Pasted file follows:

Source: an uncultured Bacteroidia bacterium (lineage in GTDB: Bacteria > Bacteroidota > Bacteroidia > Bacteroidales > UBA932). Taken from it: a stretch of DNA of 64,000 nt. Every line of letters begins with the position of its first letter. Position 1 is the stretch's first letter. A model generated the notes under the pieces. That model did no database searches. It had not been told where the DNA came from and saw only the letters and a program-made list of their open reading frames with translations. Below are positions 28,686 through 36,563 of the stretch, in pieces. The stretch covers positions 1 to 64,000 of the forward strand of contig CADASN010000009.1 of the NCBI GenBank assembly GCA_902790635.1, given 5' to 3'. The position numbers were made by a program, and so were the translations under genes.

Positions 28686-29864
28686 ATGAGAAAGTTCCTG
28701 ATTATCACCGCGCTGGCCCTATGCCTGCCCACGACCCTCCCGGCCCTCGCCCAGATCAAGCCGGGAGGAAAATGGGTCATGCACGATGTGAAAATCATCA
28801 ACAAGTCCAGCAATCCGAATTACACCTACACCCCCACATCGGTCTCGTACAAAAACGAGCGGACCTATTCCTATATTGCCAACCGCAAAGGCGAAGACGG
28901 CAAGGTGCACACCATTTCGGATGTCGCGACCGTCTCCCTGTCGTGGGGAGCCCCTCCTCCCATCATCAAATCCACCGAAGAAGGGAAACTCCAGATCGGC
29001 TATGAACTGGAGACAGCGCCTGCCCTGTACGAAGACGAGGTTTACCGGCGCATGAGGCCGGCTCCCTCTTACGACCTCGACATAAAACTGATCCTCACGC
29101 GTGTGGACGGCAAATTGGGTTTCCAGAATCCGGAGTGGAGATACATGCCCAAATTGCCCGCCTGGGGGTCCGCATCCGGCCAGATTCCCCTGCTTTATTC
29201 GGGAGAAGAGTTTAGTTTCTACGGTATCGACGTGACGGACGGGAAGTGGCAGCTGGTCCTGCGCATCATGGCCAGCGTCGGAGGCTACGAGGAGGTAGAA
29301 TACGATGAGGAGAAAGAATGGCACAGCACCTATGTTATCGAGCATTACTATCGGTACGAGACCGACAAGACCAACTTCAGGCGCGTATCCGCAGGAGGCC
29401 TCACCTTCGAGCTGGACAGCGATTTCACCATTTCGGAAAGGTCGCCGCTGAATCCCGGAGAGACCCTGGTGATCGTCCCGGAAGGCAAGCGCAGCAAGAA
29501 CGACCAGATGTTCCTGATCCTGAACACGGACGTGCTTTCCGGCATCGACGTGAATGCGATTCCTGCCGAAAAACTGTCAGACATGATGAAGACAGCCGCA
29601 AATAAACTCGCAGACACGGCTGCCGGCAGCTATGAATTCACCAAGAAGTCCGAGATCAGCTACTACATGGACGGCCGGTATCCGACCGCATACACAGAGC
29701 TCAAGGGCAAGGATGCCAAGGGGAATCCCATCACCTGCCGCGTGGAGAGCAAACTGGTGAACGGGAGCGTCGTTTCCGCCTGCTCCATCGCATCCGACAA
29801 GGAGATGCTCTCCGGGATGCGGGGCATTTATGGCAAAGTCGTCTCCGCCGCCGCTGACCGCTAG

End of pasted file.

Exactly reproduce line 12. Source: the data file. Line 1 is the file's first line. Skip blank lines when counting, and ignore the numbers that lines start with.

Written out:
29501 CGACCAGATGTTCCTGATCCTGAACACGGACGTGCTTTCCGGCATCGACGTGAATGCGATTCCTGCCGAAAAACTGTCAGACATGATGAAGACAGCCGCA